In fact, recruiters are now starting to see ChatGPT knowledge as a skillset listed on resumes. 90% of businesses are already actively seeking out individuals with strong skills for prompting AI.  

When asked whether ChatGPT could lead to people being hired who don’t have the right skill set, Zarmi said she’s not particularly concerned. If someone can’t answer questions in the interview or in live scenarios, their attempt to use AI to fake their way into a role will be exposed.   

“I don’t think they can pass HR screenings just by using ChatGPT because for each test we give there’s also a verbal component,” she said. “You cannot use ChatGPT during an online session with a hiring manager. You have to be prepared to show your understanding in an interview.”  

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How AI create more accessible hiring practices  

Embedding more AI into traditional workplace responsibilities and accepting its impact leads to a mix of feelings. For some, the growth of AI makes them feel less secure in their jobs. For others, the tool is a welcomed resource, helping them save time and work more productively.   

One area in recruiting and HR where AI can have a great impact is accessibility. As companies look to hire more inclusively, they can also use ChatGPT and other forms of AI to support the needs of people with disabilities.   

When people use these tools responsibly, ChatGPT could enhance language translation, improve access to information, automate accessibility audits and offer solutions that make work more accessible for people with disabilities.  

Here are a few ways AI could make recruiting, interviewing and hiring more inclusive.  

Translating with AI 

International companies with global workforces are more common than ever. In fact, big-name American companies now hire more people abroad than in the US. For instance, more than 88% of Coca Cola’s staff is outside the US. The workforce of American healthcare giant Johnson & Johnson is also largely overseas, with more than 73% of its workers being outside of the country. AI translation can help international teams better assess applicants because not everyone involved in the interview needs to be fluent in the same language. If a misunderstanding occurs, these tools can quickly clear things up.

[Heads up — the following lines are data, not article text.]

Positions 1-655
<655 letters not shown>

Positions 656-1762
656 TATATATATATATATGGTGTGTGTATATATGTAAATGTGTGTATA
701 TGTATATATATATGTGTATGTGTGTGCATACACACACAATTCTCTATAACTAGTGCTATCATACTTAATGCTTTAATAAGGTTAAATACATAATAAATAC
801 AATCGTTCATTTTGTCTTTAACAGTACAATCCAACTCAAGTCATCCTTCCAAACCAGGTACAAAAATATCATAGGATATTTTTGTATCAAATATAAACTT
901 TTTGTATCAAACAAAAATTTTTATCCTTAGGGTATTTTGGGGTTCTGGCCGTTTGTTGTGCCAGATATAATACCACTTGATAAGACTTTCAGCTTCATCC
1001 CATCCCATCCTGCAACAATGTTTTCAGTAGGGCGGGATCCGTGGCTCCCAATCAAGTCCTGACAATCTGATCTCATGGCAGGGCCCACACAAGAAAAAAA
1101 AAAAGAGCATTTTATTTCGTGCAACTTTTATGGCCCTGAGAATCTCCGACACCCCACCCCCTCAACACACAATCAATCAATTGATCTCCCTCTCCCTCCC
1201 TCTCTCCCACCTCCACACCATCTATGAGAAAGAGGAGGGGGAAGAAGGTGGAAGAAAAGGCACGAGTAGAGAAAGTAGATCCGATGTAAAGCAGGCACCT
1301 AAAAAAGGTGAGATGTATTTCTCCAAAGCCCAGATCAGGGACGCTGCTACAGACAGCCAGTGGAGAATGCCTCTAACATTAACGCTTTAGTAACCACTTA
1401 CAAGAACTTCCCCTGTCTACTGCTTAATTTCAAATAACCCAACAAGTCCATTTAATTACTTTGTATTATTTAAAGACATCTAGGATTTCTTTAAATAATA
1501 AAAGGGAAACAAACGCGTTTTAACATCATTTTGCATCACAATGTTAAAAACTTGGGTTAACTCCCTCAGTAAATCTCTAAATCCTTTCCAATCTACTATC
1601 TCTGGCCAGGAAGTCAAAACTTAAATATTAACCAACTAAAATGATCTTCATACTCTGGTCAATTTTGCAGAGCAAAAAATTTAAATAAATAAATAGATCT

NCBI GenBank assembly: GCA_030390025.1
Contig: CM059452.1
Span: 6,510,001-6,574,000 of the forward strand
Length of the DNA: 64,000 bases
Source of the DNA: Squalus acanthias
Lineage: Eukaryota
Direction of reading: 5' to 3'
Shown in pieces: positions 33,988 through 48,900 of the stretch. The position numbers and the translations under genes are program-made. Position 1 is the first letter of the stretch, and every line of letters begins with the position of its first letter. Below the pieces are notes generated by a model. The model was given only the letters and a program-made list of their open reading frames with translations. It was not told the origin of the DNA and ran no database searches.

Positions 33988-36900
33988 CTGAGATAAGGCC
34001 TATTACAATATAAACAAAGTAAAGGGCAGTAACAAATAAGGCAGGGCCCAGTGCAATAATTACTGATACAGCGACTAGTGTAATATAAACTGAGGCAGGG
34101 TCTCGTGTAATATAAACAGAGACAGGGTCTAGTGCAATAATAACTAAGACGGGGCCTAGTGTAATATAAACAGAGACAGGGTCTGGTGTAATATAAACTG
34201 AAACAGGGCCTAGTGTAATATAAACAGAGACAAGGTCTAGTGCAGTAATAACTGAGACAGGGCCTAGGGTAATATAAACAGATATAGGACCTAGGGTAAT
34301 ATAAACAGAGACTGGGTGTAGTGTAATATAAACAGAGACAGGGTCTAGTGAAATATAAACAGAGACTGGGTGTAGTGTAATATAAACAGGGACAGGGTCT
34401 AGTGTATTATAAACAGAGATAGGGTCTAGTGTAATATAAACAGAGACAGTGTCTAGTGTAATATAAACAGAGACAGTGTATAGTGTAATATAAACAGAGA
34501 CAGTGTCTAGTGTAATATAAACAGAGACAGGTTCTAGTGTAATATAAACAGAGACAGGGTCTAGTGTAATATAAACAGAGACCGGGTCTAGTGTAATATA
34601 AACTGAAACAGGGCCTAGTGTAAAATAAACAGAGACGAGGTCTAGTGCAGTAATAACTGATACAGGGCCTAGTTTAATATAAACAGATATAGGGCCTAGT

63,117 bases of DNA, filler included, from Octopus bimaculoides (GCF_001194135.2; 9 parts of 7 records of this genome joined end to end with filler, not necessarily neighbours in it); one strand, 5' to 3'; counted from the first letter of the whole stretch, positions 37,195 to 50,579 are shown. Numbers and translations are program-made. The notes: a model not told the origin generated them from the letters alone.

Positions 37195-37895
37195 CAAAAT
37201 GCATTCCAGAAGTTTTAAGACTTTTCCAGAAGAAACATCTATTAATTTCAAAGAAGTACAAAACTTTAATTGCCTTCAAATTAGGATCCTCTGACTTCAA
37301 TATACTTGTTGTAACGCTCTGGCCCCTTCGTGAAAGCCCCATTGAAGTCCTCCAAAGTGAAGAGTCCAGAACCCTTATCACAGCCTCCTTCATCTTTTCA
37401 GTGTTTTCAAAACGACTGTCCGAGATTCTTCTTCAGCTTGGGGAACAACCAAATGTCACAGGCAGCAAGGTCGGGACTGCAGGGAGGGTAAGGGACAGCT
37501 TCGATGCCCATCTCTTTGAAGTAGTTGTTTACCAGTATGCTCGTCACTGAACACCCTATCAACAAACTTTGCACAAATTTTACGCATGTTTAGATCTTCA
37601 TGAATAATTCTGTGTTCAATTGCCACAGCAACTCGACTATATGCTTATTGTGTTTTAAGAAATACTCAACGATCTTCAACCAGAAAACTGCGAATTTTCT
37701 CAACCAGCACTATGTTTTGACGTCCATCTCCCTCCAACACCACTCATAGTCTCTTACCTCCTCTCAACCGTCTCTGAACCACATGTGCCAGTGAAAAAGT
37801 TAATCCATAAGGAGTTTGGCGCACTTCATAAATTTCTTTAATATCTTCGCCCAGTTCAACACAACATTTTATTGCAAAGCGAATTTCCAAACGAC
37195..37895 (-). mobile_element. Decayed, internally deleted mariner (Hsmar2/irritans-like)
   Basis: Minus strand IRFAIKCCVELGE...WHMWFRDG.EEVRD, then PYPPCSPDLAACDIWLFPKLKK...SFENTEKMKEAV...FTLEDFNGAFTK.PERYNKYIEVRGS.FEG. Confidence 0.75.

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Identifying flaws before interviewees or new hires 

In the case of accessibility audits, generative AI could create scenarios to test a site for accessibility. Determining whether an application process adhered to laws like the Americans with Disabilities Act would be easier and faster. Additionally, with simple ways to perform tests without users having to find the flaws by coming across a barrier on a site, businesses could avoid potential lawsuits

Making jobs more accessible 

People across the world are also finding ways to use generative AI to make jobs more accessible. For example, some individuals with mobility-related disabilities may find it challenging to write long emails. With AI, they can expand on what they’re saying without the extra time spent trying to type. This tool may help candidates with disabilities showcase their skills in problem-solving, strategy or other areas, without them facing setbacks because of the physical demands of typing.  

AI is reshaping the way that people work, and clearly, it’s also influencing who companies choose to hire. The ways in which AI will continue to foster change are limitless. However, we must lean on these tools responsibly. We shouldn’t let them cause harm when they could be helping us bring inclusivity to workplaces worldwide. Verbit is leaning on human and artificial intelligence to provide accessibility solutions like captioning, transcription and audio description.  Reach out to Verbit to learn how we’re using AI to support the needs of people with disabilities at organizations across the globe.